YouTuber Deliberately Crashed Plane For Views

How far will you go for views? The FAA says YouTuber intentionally parachuted out and filmed his own airplane crashing into the forest

The U.S. Federal Aviation Administration has imposed an emergency order on YouTuber Trevor Jacob and revoked his pilot’s license.

Trevor Jacob in his follow up video of the incident, also revealed he is now on the FBI terrorist watchlist, after the FAA ruled Jacob had deliberately parachuted out and filmed his own airplane crashing into California’s Los Padres national forest.

There is an unfortunate history of YouTube content creators doing sometimes dangerous pranks or stunts. In February 2021 for example, a prank video for the streaming platform resulted in a young man being shot to death.

Pranks gone wrong

20-year-old Timothy Wilks and a friend had approached a group of people outside a family trampoline park in Nashville, America.

According to witnesses, the two men were allegedly holding large knives as part of a “prank” robbery.

But it seems that no-one opted to tell the group of people that it was a ‘prank’, and Wilks was shot by a 23-year-old, who told police he had no idea it had been a “prank” and had been acting in self-defense.

Less harmful pranks are allowed on YouTube. In 2018 a former NASA engineer created an elaborate glitter-spray bomb to play a prank on package thieves.

But the previous year in 2017, a fatal stunt involved two YouTubers, when Monalisa Perez shot at her boyfriend, Pedro Ruiz, through a thick book, which he believed would stop a bullet.

It didn’t and Ruiz was killed, while Perez was sentenced to six months in prison for the shooting.

Crashed airplanes

Trevor Jacob could be the latest alleged prankster on YouTube.

According to the Guardian newspaper, the FAA concluded that he intentionally crashed his plane for the sake of gaining online views.

On November 24, 2021, Trevor Jacob was flying over California’s Los Padres national forest in his small single-engine plane when his engine stopped working.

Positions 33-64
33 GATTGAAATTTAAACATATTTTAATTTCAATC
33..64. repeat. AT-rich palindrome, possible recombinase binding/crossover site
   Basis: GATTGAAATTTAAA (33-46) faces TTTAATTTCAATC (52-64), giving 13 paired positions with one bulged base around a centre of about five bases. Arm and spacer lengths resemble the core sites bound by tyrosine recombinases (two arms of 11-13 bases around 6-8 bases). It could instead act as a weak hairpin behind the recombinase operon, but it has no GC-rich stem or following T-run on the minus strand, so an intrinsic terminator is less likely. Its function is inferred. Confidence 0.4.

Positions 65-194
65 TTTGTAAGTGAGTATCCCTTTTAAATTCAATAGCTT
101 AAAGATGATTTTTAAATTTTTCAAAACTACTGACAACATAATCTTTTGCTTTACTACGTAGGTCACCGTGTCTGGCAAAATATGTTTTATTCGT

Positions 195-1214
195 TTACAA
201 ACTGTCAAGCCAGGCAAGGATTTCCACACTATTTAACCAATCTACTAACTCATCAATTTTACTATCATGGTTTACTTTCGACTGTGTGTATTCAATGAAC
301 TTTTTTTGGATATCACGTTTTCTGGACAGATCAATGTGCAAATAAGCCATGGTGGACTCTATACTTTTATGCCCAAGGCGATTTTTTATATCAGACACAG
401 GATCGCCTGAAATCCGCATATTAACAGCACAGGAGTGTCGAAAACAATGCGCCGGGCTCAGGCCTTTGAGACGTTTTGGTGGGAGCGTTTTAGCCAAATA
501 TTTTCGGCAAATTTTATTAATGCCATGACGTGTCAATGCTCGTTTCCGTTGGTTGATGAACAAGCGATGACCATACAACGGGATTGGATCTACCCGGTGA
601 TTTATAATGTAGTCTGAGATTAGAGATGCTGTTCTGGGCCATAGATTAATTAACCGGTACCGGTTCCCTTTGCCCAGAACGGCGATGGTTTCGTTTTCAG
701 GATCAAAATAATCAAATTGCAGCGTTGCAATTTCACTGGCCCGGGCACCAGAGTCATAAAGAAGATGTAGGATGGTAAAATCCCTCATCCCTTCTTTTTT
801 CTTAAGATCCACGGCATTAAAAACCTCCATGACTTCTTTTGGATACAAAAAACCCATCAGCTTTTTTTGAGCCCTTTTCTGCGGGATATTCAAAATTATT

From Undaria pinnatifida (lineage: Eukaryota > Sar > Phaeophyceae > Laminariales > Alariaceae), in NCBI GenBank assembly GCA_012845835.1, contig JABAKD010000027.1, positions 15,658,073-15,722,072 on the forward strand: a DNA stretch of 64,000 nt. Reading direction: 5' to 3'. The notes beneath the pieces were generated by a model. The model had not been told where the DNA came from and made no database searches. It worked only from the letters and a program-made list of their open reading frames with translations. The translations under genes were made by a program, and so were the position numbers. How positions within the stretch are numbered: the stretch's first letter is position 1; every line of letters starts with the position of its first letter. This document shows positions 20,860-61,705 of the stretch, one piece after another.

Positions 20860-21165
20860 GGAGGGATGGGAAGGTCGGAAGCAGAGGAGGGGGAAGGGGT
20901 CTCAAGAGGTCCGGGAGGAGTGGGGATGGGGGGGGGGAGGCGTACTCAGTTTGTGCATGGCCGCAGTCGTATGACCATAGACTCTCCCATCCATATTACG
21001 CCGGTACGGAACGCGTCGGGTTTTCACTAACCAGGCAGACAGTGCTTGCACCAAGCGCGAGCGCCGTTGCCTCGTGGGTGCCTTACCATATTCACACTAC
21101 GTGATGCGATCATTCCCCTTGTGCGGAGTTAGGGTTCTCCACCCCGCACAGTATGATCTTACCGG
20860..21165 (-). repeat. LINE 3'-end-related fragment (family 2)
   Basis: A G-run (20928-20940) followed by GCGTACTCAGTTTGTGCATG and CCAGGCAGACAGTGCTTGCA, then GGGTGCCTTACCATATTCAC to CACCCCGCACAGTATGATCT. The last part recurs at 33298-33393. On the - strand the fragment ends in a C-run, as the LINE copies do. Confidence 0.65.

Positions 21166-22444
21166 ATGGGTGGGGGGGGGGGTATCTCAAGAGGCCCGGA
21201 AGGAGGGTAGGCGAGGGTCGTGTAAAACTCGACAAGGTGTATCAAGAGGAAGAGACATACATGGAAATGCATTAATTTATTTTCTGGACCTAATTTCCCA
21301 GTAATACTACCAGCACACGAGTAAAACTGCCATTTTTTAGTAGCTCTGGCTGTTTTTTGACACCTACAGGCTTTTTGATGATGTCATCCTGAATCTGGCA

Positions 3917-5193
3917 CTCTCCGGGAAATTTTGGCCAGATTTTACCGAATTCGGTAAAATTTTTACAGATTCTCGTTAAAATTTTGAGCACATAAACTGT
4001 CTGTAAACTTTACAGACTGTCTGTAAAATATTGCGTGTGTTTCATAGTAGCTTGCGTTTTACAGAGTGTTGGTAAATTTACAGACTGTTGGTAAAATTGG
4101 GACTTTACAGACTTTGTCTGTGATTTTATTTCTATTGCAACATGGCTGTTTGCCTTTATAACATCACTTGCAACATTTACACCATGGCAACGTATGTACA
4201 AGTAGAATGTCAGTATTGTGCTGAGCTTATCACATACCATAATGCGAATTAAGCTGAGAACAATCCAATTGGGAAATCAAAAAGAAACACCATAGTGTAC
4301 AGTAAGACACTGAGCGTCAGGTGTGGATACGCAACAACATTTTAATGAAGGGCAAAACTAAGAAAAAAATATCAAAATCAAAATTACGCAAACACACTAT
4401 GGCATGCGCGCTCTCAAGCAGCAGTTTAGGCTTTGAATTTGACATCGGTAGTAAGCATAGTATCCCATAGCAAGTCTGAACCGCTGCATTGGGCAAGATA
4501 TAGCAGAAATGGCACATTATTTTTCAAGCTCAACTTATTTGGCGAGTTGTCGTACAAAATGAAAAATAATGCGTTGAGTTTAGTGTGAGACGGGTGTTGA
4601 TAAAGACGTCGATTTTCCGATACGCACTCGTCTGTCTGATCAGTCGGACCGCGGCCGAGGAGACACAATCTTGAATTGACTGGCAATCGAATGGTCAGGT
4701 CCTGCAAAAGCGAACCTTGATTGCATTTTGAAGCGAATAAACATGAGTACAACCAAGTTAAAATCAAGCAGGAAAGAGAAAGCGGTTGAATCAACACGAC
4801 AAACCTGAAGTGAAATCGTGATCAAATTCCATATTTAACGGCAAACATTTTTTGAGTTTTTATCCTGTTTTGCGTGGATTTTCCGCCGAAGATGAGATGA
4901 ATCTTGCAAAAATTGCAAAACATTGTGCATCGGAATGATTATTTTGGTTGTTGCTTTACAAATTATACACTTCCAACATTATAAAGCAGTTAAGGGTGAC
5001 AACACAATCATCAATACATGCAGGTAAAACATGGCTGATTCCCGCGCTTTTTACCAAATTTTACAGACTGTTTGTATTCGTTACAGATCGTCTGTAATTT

“I’m over the mountains and I have an engine out,” Jacob said into his camera while sitting in the cockpit. He then proceeded to jump out of the plane, filming himself using a selfie stick before landing with his parachute into an open field.

According to the Guardian newspaper, Jacob had filmed the whole incident and uploaded it to YouTube entitled ‘I Crashed My Plane’.

Since being posted online December 24, the video has racked up 2.37 million views.

The 12 minute video shows Jacob taking off and flying his 1940 Taylorcraft BL-65, which is single engined. The engine stops working and footage shows Jacob opening his door, swearing, but it is not clear from the footage if he made any meaningful attempt to restart the engine before bailing out.

The video shows the pilotless plane then plummeting to earth before crashing into the wilderness, which was shown from multiple cameras attached to the airplane.

Jacob sustained minor cuts and is filmed walking back to his crashed airplane, and thanking god and the universe, saying that is why he always travels with a parachute.

FAA investigation

But the FAA was not convinced, and on April 11, the U.S. aviation regulator concluded its investigation into the incident, the Guardian reported.

The FAA determined that Jacob had crashed his airplane as a stunt, saying, “On November 24, 2021, you demonstrated a lack of care, judgment, and responsibility by choosing to jump out of an aircraft solely so you could record the footage of the crash. ”

Supporting the FAA conclusion, it pointed to the fact that Jacob had attached multiple cameras to the outside of his plane, including a camera pointed in the direction of the propeller “in order to record video footage of the outside and inside of the plane during the flight. ”

As more evidence the FAA cited included the sport parachute backpack container that Jacob put on before the flight, his opening the left side pilot door before claiming that the engine had failed, his failure to contact air traffic control on the emergency frequency before jumping out the plane and his lack of attempts to restart the engine by increasing airflow over the propeller, the Guardian reported.

The FAA also said that Jacob did not make any attempts to search for safe areas to land, even though “there were multiple within gliding range” in which he could have made a safe landing, and that he jumped out of the plane while holding a camera attached to a selfie stick and continued to record the plane during his descent.

Additionally, the agency found that Jacob had recovered then disposed of the plane wreckage, as well as recovered the cameras that he had attached to the plane before the flight.

As a result of its findings, the FAA revoked Jacob’s pilot’s license.

Jacob made a follow up video in which a friend flew him to a post office, so he could mail his license back to the FAA.

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